Cochrane expresses thanks to Professor Prathap Tharyan for leading Cochrane South Asia for over 14 years

Cochrane expresses thanks to Professor Prathap Tharyan for leading Cochrane South Asia for over 14 years!

After leading Cochrane South Asia since 2005, first as a Branch of the Australasian Cochrane Centre, and from 2008 as a standalone Cochrane South Asia Centre, Professor Prathap Tharyan is retiring from his role as Director.

Under Prathap’s leadership, Cochrane South Asia, based at the Prof BV Moses Centre for Evidence Informed Health Care and Health Policy at CMC, Vellore, has contributed enormously to Cochrane's global efforts to increase the uptake of reliable evidence to inform health decisions. In the early years of the Centre, Prathap organized several very successful annual conferences on evidence-based health care at CMC Vellore, drawing delegates from around the region to hear from internationally renowned experts. In 2014, the Cochrane South Asia Centre, also hosted Cochrane’s annual Colloquium in Hyderabad, bringing the international Cochrane community to India. Prathap has also been instrumental in working with the Indian Council of Medical Research to ensure a national subscription to the Cochrane Library from 2007-2015, which has since then been taken over by the National Library of Medicine. 

Prathap’s research interests are wide, covering issues involving the ethics of clinical trials in India (as protection against commercially-focused research organizations) and promoting the conduct of pragmatic trials – reflecting a concern that research should benefit those who volunteer as participants and the wider community they come from. Through his involvement with the Cochrane Infectious Disease Group’s Effective Health Care Research Consortium, Prathap contributed substantially to important reviews, including in malaria that informed WHO guidelines and influenced policy nationally and regionally, and in the area of TB helping develop the INDEX-TB guidelines by the Ministry of Health. 

A few days after the South Asia Cochrane Network was set up in December 2004, the Indian Ocean tsunami struck the region. Prathap was closely involved in relief efforts and providing support to affected villages along the coast of Tamil Nadu; Prathap later became one of the founding members of Evidence Aid in 2005, championing evidence-based approaches in humanitarian action.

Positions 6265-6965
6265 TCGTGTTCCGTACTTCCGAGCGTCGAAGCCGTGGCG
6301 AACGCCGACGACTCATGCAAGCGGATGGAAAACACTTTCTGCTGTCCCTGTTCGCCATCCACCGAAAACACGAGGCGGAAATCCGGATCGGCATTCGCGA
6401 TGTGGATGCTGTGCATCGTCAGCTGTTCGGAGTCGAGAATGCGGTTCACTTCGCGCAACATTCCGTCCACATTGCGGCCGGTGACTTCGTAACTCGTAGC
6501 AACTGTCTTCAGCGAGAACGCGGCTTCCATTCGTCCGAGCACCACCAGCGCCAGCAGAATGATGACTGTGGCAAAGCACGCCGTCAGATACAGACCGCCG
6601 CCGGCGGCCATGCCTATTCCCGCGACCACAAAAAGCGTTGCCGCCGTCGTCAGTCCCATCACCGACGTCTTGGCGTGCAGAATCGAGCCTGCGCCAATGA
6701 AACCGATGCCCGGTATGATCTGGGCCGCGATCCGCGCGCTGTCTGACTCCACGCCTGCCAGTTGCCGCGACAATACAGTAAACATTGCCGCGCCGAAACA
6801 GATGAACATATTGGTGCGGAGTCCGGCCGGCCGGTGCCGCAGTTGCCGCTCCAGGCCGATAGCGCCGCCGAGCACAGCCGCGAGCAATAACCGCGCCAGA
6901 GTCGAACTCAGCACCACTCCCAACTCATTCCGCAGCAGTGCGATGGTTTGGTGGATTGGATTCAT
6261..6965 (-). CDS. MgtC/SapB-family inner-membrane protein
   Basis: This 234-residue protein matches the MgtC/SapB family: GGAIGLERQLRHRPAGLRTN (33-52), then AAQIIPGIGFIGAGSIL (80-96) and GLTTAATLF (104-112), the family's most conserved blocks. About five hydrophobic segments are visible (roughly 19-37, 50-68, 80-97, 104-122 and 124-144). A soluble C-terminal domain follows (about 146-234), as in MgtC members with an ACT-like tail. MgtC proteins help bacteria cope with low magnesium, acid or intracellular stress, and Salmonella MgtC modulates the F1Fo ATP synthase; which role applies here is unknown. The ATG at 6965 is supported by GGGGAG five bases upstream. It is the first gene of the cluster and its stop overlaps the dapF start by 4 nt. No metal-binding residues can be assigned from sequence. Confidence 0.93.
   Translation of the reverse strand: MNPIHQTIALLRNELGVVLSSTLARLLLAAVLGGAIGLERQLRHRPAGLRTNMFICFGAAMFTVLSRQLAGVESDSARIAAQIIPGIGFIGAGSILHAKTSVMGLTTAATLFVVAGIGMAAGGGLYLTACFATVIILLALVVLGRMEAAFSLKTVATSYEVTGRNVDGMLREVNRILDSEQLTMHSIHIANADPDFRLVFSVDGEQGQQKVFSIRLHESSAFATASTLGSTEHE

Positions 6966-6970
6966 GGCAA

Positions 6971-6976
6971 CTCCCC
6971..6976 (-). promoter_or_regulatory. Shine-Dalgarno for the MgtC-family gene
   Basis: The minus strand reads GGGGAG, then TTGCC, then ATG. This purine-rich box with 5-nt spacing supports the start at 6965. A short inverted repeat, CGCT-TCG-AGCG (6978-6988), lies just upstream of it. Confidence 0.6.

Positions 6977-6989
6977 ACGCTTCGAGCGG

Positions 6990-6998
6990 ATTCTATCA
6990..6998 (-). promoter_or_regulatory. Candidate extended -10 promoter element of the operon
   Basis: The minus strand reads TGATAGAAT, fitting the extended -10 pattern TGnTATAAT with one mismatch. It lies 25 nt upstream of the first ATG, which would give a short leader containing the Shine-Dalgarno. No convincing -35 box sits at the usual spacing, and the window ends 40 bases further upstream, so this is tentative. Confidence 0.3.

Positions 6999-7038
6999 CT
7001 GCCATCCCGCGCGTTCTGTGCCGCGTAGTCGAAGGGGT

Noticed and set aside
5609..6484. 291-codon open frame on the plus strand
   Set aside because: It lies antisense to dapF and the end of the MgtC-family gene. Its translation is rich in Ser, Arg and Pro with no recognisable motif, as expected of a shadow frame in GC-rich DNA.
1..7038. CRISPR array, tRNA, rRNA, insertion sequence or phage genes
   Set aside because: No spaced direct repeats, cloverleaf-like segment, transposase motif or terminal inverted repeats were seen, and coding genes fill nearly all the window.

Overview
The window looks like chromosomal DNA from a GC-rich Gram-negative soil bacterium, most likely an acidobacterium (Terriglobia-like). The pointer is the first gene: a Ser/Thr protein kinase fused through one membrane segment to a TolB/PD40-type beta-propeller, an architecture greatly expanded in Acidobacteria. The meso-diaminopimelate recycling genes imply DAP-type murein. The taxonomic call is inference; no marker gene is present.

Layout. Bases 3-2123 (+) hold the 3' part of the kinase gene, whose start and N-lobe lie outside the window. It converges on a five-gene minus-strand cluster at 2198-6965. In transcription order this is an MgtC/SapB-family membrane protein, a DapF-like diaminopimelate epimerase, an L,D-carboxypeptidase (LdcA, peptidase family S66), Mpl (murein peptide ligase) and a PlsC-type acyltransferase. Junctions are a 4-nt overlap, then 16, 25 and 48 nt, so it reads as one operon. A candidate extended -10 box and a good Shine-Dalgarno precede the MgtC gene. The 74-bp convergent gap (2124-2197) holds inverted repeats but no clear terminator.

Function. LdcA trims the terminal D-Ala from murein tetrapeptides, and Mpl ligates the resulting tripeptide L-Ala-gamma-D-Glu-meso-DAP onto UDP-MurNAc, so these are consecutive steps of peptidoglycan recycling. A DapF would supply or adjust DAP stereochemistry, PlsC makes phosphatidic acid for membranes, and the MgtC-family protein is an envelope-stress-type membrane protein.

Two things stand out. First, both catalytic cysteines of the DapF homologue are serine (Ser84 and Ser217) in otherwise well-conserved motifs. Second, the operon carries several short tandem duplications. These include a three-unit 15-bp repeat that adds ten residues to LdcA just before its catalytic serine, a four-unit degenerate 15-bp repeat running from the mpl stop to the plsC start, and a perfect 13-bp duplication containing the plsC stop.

For many Cochrane people, their very memorable first impression of Prathap was on stage at the 2002 Stavanger Colloquium singing the virtues of systematic reviews to REM’s iconic song, “Losing my Religion.”

Sally Green and Steve McDonald (co-directors Cochrane Australia) say: “It took a special kind of person to believe that Cochrane could take hold and flourish in a region as populous and diverse as South Asia. Prathap was undaunted by the task ahead – always optimistic, full of energy and huge reserves of perseverance. Prathap was bursting with ideas and so could immediately see where a person’s talents and enthusiasm could make a difference. He was also extremely generous with his time, forever travelling around the region to lend a hand and committing himself to one too many things. It was our good fortune to be Prathap’s guide in those early days (not that we had much guiding to do) and a privilege to spend time at his home base in the peaceful surrounds of CMC Vellore or on cramped overnight train trips from one meeting to another. You always felt with Prathap that the opportunities were boundless – Cochrane got lucky in finding someone so accomplished at exploiting them.”

Cochrane’s Chief Executive Officer, Mark Wilson, said: ‘I would sincerely like to thank Prathap for his outstanding contributions to Cochrane’s work, and for his advocacy for evidence-informed health care in India. We will miss Prathap’s insights, commitment and support to advance our work in India, and will still count on him to guide Cochrane towards a new chapter of our work with key partners in India. Prathap, we wish you all the best for the future.’

Staff at the BV Moses Centre (BVMV) will continue their activities, including training for evidence-based medicine using Cochrane methods, translation work, maintaining the South Asian Database of Controlled Clinical Trials. They will also be involved in exploring new opportunities for Cochrane in the region including the development of a Indian Cochrane Network.

Cochrane thanks Professor Prathap Tharyan for his outstanding contributions over the last 14 years and we wish him every happiness and success for the future.

Hear more about what has driven Professor Prathap Tharyan all these years to invest in evidence-informed health care: Recommended dose podcast .

Thursday, May 16, 2019